Share incentives and internationally mobile employees
For those of you lucky enough to jet around the world for work, hopefully business class, you may wish to know how your share incentives will be taxed following this year’s budget.
The basic rules of taxation remain the same but from 6th April 2015, your residence at the time your securities option was granted to you is now no longer a relevant factor.
To help explain this, it might be best to look back at what the position was before the budget.
Previously the rules were very complex, for example:
- an internationally mobile employee who was granted an option while not resident in the UK, and then went on to exercise that option before 6th April 2015 and when UK resident was not subject to income tax in the UK at all;
- an internationally mobile employee who was granted a right to shares that did not amount to a legal option while not resident in the UK was, if resident in the UK when he acquired shares, subject to income tax on the shares received as, usually, general earnings;
- an internationally mobile employee who was resident in the UK when granted an option that was a legal option was subject to income tax on the exercise of the option (subject to the application of any double tax treaties) even if they were not resident at exercise.
In practice, because of the complexity of the provisions, most companies with large numbers of internationally mobile employees agreed with HMRC how inbound and outbound employees would be taxed in the UK for each specific type of award.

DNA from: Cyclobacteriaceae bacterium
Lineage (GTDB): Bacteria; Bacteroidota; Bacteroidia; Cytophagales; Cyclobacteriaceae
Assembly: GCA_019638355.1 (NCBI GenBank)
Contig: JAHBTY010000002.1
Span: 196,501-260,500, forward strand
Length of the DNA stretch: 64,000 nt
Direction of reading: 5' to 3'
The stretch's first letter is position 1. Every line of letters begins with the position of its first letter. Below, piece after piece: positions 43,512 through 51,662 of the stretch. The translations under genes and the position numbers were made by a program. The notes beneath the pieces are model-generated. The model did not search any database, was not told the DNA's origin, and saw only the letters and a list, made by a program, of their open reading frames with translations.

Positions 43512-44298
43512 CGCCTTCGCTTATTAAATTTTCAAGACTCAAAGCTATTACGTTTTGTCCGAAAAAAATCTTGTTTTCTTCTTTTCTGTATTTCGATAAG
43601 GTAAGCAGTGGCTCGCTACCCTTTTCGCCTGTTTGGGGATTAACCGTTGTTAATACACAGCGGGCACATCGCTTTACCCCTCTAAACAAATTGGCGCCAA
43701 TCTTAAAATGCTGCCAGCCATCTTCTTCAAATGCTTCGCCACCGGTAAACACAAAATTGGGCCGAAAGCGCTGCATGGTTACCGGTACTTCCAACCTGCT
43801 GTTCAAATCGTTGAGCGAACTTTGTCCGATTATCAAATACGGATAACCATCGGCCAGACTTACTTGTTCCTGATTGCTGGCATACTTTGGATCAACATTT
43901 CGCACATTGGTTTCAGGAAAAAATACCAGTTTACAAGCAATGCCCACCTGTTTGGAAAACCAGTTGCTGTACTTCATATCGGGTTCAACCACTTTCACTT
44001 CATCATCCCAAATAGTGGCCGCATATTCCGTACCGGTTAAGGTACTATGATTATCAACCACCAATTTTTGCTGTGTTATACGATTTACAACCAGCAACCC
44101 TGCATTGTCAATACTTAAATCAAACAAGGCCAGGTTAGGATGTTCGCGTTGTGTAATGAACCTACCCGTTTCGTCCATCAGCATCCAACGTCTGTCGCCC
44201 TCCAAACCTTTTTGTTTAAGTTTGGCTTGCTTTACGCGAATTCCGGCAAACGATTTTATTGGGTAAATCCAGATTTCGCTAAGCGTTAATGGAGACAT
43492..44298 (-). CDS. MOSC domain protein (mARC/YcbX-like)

Now however, the question of residence is less crucial.
From 6th April 2015, an employee's residence at grant is no longer relevant to determining whether a securities option is a “legal” option and the internationally mobile employee will generally need to pay income tax if the employee was resident in the UK at any time between grant and vesting. The amount of income tax will usually be apportioned according to how much time the employee spent working in the UK between the date the option was granted and the time it vests, so employers will need to keep payroll records in order to identify this.
One thing that has remained the same is that any acquisition of securities arising outside contractual rights will be subject to income tax on the acquisition of the securities (for example a bonus paid in shares, or a non-contractual promise to gift shares at a future date).
This area is complex and you should seek specialist advice. Contact us on 020 8949 5522 for further help.